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06/17/2010

Comments

Trevor Watling

Also try some 'germe de bles'. toss two big tables spoons full in the salad before the rest of the dressing. Germe de bles is available in most spermarkets

Anthea

Off to make the dressing now, though in my mind it takes a lot to beat olive oil and basalmic vinegar! Am growing all my own salad now with lots of interesting things. See you all in Aug. Have enjoyed reading your blogs, Lynn

Mindy

I am always on a quest for the perfect salad dressing. Like the French (must've inherited this trait from my French mother), once I find something I like I stick with it.

I am definitely going to try this recipe, and if you have any suggestions using olive oil and vinegar -- I'd love to hear them!

Early morning post written on a cool morning from Manhattan Beach, CA.

Mark Kane

Love your writing and your recipes. The chef in the perfect little restaurant of the Des Moines Art Center uses Dijon mustard like an egg yolk to emulsify her salad dressing which results in a consistency somewhere between a liquid and a gel. I don't know if she adds the oil slowly while beating the mustard as one does with an egg yolk. What happens when you shake your jar of dressing? Do the ingredients thicken?

Lynn McBride

Hi Everybody, thanks for the comments. Mindy, more vinegarette recipes coming up soon for summer salads.
Trevor, that's wheat germ in English, right? Good idea. And Mark, yes the dressing is a bit on the thick side, due to the mustard. The method you describe is the RIGHT way to do it: mix everything in a bowl except the oil, then whisk like mad while you add the oil in a slow steady stream. Which I used to do, but being a lazy sort of cook, I discovered that as long as you shake it just before you put it on, the jar method works fine. Bon appetit, y'all!--Lynn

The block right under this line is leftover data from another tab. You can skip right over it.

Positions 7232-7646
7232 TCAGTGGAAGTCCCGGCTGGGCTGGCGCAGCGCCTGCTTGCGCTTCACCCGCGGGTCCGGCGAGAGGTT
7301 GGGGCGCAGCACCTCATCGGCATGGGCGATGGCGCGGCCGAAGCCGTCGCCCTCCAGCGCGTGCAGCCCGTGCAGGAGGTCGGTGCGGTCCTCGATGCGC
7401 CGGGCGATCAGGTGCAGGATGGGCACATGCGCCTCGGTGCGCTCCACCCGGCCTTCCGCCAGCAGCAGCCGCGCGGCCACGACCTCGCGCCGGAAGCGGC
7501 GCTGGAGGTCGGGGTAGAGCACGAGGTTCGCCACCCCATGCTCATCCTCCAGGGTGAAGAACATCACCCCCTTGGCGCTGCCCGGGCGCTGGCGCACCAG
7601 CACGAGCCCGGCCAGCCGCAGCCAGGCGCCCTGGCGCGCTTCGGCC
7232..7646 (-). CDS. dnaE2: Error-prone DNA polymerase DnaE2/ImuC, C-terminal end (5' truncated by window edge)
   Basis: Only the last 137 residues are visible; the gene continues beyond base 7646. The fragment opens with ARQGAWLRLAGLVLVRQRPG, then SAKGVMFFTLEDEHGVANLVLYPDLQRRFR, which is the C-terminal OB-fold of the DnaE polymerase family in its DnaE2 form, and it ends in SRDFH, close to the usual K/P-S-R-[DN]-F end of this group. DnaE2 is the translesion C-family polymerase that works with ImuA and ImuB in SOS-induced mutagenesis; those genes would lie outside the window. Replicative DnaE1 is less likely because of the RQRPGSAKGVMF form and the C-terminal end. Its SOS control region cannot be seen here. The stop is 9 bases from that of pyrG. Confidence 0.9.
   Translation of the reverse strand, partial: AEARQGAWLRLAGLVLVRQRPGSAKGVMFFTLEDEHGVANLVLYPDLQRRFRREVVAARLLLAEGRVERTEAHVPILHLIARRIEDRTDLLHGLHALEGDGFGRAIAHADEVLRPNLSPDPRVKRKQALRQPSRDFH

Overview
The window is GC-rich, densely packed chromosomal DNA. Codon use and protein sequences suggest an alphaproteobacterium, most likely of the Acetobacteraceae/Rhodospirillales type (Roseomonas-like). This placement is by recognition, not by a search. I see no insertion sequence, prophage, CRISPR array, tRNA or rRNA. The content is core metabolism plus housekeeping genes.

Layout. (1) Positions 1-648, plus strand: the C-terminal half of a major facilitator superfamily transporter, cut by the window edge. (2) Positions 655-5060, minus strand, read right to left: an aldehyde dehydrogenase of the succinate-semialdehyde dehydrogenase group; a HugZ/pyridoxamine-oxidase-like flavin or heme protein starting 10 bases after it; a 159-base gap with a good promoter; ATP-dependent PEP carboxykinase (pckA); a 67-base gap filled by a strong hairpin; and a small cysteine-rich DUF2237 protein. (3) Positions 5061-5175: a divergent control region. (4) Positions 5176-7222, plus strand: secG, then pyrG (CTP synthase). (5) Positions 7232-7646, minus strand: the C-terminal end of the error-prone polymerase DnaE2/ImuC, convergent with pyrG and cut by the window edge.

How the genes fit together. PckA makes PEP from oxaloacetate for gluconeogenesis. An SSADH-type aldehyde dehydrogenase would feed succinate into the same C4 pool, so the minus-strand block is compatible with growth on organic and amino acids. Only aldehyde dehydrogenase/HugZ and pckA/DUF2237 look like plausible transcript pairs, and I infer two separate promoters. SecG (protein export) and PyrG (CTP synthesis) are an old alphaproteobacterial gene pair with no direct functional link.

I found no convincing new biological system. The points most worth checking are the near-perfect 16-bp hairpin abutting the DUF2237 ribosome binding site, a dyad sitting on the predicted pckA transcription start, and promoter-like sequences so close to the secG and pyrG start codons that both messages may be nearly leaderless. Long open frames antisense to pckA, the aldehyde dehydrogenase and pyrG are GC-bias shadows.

Sue Manning

I always bring huge jars of dijon mustard home with me after visiting daughter & family. she taught me to use honey instead of sugar and to use a really good green olive oil. Love your blog and pictures!
sue in Cashiers, n.c.

Jacki

After having this dressing at the home of my French friends in Annecy, I brought home large jars of dijon mustard one year, too. Wrapped and padded them carefully, hand-carried for safety (b4 liquid restrictions). Gave several to friends and family for gifts. THEN, I found the exact same product on my grocer's shelves. GRRR! Oh well - sure does make it easier since now I procure at the local grocery store!

Carrie @ Season It Already!

I miss the dressing in France! I always thought balsamic vinaigrette was what they used, but it never tastes quite right. So glad to have the correct version. Thanks!

Anne Daigle

I wonder if our Louisiana brand of Zatarain's mustard would work. It has horseradish mixed in. Good stuff.

Marge Fredrickson

I'm not able to call up http://cheminee.co.uk. Is there another way to find this site? Would very much like to check out the gite. to which you refer. I thoroughly enjoy your posts, bring back my memories of France.

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